36. 36. Starproduct prodId name price store storeId city p1 bolt 10 c1 nyc p2 nut 5 c2 sfo c3 la sale oderId date custId prodId storeId qty amt o100 1/7/97 53 p1 c1 1 12 o102 2/7/97 53 p2 c1 2 11 105 3/8/97 111 p1 c3 5 50 Measures customer custId name address city 53 joe 10 main sfo 81 fred 12 main sfo 111 sally 80 willow la36
37. 37. timetime_key itemday item_keyday_of_the_week Sales Fact Table item_namemonth brandquarter time_key typeyear supplier_type item_key branch_key branch location location_key branch_key location_key branch_name units_sold street branch_type city dollars_sold state_or_province country avg_sales Measures 37
38. 38. Dimension Hierarchies sType store city region sType tId size location t1 small downtownstore storeId cityId tId mgr t2 large suburbs s5 sfo t1 joe s7 sfo t2 fred city cityId pop regId s9 la t1 nancy sfo 1M north la 5M south  snowflake schema  constellations region regId name north cold region south warm region38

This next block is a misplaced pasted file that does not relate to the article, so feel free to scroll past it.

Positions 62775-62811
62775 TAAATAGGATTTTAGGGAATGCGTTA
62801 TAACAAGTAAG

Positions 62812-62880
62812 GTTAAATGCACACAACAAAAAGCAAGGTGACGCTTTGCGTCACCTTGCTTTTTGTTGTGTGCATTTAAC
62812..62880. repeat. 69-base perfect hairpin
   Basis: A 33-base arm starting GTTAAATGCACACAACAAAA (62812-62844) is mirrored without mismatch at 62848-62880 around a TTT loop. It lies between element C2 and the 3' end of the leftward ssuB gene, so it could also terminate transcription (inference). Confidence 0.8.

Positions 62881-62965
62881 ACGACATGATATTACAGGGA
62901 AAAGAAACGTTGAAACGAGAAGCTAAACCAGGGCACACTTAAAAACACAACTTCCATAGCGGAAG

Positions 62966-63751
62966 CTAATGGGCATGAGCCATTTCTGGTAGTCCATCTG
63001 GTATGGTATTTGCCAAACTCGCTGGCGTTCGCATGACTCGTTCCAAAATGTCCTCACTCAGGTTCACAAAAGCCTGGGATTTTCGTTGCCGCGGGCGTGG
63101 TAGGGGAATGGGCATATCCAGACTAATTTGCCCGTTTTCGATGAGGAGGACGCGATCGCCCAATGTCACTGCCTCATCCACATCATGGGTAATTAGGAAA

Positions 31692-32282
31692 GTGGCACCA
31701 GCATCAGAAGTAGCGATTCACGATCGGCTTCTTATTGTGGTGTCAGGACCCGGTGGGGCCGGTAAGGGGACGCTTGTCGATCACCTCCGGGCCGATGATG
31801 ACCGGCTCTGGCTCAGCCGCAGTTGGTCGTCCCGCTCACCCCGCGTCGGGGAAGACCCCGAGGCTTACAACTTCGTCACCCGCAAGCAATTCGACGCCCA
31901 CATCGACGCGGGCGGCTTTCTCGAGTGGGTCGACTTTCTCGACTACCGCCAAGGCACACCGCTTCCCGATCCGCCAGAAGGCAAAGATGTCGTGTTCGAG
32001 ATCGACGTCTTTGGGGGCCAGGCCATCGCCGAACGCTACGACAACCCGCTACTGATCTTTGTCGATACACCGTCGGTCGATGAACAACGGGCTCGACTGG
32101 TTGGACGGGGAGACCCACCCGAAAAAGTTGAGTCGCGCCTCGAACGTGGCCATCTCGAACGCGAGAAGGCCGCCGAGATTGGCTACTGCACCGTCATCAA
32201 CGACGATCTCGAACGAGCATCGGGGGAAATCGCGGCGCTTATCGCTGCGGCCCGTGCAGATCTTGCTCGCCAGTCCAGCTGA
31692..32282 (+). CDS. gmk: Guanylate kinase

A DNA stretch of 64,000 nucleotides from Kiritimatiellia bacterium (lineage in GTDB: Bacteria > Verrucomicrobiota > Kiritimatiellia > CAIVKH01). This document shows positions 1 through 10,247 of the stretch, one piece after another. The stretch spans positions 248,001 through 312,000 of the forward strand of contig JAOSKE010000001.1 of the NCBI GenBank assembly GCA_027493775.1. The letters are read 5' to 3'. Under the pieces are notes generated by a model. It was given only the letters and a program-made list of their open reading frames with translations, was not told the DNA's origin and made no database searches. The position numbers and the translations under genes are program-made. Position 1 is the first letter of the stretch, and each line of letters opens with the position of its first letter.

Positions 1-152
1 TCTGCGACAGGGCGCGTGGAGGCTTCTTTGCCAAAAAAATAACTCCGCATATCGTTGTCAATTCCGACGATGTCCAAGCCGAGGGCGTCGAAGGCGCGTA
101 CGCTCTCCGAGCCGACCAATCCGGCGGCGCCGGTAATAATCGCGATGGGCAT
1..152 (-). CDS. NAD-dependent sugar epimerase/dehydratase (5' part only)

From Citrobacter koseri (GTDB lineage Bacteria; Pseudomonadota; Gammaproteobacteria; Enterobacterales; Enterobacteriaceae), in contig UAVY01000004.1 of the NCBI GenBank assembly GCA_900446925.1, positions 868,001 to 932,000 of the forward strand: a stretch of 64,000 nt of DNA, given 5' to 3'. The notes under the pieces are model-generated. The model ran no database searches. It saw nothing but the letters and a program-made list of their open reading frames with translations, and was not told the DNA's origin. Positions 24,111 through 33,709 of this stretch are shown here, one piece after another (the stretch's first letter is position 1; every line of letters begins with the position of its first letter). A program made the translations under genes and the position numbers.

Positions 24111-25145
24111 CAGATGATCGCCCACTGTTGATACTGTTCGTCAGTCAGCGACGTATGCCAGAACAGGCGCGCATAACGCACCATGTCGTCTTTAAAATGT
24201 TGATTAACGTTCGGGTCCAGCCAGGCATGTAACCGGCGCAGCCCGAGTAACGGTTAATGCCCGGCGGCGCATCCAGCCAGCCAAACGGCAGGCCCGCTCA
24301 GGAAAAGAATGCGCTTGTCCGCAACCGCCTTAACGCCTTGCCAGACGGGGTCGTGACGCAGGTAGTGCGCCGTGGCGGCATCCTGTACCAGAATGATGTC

39. 39. Example of Fact Constellationtimetime_key item Shipping Fact Tableday item_keyday_of_the_week Sales Fact Table item_name time_keymonth brandquarter time_key type item_keyyear supplier_type shipper_key item_key from_location branch_keybranch location_key location to_locationbranch_key location_key dollars_costbranch_name units_sold streetbranch_type dollars_sold city units_shipped province_or_state avg_sales country shipper Measures shipper_key shipper_name 39 location_key shipper_type
40. 40. Cube Fact table view: Multi-dimensional cube: sale prodId storeId amt p1 c1 12 c1 c2 c3 p2 c1 11 p1 12 50 p1 c3 50 p2 11 8 p2 c2 8 dimensions = 240